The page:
Assessing Your Needs
When the primary purpose of a fence is to deter animal pests, you can’t choose the best garden fence until you know what they are. The eight most prevalent wild animal pests of gardens are (in alphabetical order): deer, groundhogs (woodchucks), pocket gophers, rabbits, raccoons, skunks, squirrels, and voles. Note that opossums and moles are missing from this list. Neither species directly damages garden crops, and both eat enough insects to be considered beneficial. To help you identify which animal (or animals) is making mischief in your garden, match the evidence you see to the damage descriptions in Who’s Raiding Your Garden? Most animals leave signs of one kind or another — footprints, tooth marks, scat, or the way they dig as they forage for food. Check with your local extension service to find out which types of animals are known for damaging vegetable gardens in your area. You can often witness damage being done by birds, squirrels, or groundhogs during daylight hours, but the night shift can be harder to track. If you can’t figure out which critters are doing the damage, station a $10 wireless motion-sensor light in your garden, and then turn off most of the lights in your house. The light might scare the animals the first few times it comes on, but after that they will accept it if doing so means getting a good meal. Have binoculars handy to get a good look at your new enemy.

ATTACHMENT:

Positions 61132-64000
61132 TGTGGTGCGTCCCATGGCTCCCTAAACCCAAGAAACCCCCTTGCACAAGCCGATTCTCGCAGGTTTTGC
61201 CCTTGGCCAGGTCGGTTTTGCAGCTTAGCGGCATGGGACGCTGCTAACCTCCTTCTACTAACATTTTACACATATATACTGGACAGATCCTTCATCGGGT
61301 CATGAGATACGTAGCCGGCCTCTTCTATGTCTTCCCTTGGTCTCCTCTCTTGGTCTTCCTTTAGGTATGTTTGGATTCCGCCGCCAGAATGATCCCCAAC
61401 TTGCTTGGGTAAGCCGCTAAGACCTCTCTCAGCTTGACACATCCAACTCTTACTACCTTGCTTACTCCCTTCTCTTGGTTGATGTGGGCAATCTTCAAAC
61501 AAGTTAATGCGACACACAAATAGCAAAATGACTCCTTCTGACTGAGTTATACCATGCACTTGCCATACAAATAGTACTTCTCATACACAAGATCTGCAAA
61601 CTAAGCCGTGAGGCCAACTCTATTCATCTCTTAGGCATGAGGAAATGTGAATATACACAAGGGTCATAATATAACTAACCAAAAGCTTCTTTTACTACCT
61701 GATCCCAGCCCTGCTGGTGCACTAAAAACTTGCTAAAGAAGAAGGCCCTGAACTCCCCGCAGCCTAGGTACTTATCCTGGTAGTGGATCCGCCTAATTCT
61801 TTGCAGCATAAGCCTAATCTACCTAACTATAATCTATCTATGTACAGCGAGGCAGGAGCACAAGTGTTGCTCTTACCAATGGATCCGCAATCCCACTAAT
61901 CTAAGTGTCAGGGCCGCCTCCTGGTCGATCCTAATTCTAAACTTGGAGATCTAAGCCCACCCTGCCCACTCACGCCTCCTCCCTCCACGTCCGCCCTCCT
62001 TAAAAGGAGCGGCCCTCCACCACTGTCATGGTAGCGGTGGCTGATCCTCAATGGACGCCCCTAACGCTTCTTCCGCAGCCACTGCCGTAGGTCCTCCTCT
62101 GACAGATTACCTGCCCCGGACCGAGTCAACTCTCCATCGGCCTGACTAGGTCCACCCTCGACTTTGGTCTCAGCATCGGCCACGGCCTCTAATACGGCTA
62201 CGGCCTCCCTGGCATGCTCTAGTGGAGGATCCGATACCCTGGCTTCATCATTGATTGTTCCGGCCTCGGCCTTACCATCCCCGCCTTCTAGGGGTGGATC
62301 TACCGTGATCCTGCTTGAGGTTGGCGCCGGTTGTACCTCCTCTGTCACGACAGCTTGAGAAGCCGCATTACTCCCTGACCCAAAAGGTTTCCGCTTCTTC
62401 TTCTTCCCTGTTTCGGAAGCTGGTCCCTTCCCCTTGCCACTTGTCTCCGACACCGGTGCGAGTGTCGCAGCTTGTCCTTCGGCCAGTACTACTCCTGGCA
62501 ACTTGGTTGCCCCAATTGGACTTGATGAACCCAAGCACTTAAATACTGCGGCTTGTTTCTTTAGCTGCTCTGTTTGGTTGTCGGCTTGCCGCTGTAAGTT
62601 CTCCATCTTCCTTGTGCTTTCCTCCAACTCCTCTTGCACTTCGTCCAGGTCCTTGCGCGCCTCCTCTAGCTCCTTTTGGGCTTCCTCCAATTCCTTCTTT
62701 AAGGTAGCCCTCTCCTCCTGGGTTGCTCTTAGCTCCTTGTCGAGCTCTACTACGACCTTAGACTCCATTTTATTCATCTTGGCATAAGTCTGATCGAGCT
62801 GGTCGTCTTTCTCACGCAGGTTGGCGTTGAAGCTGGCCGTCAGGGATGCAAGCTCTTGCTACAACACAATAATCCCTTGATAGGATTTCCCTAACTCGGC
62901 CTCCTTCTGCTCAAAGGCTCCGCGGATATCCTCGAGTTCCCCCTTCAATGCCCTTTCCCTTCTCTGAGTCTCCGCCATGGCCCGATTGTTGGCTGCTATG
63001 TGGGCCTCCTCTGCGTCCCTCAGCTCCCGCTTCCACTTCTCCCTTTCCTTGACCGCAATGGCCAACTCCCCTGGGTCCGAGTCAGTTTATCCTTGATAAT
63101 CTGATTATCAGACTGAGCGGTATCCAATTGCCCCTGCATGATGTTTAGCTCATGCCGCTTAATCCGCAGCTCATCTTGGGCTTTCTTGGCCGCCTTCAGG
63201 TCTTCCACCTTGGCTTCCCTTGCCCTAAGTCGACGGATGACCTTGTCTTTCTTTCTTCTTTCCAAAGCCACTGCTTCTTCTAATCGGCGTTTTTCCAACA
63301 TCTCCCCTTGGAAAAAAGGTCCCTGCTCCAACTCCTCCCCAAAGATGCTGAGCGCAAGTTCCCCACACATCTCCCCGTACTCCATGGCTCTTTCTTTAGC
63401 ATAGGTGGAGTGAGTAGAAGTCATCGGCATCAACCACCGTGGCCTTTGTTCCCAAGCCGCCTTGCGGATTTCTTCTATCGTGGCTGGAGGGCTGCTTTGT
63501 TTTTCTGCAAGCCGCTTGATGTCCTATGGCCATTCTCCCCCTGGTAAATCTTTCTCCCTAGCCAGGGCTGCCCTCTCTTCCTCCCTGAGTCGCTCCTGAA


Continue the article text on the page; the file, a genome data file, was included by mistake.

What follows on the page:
Permanent Perimeter vs. Temporary Pop-Ons
Do you need to fence your whole garden, or are there only certain plantings in need of protection? If your only problem is protecting strawberries from birds and squirrels, making a secure cover for one bed using chicken wire, row cover or both is much less work than putting up a fence. Raccoons after your sweet corn are another problem that can be handled on a small scale with a carefully positioned two-strand electric fence, with one strand 6 inches above the ground and the other 12 inches high. See Electric Fencing for a full report on your electric fencing options.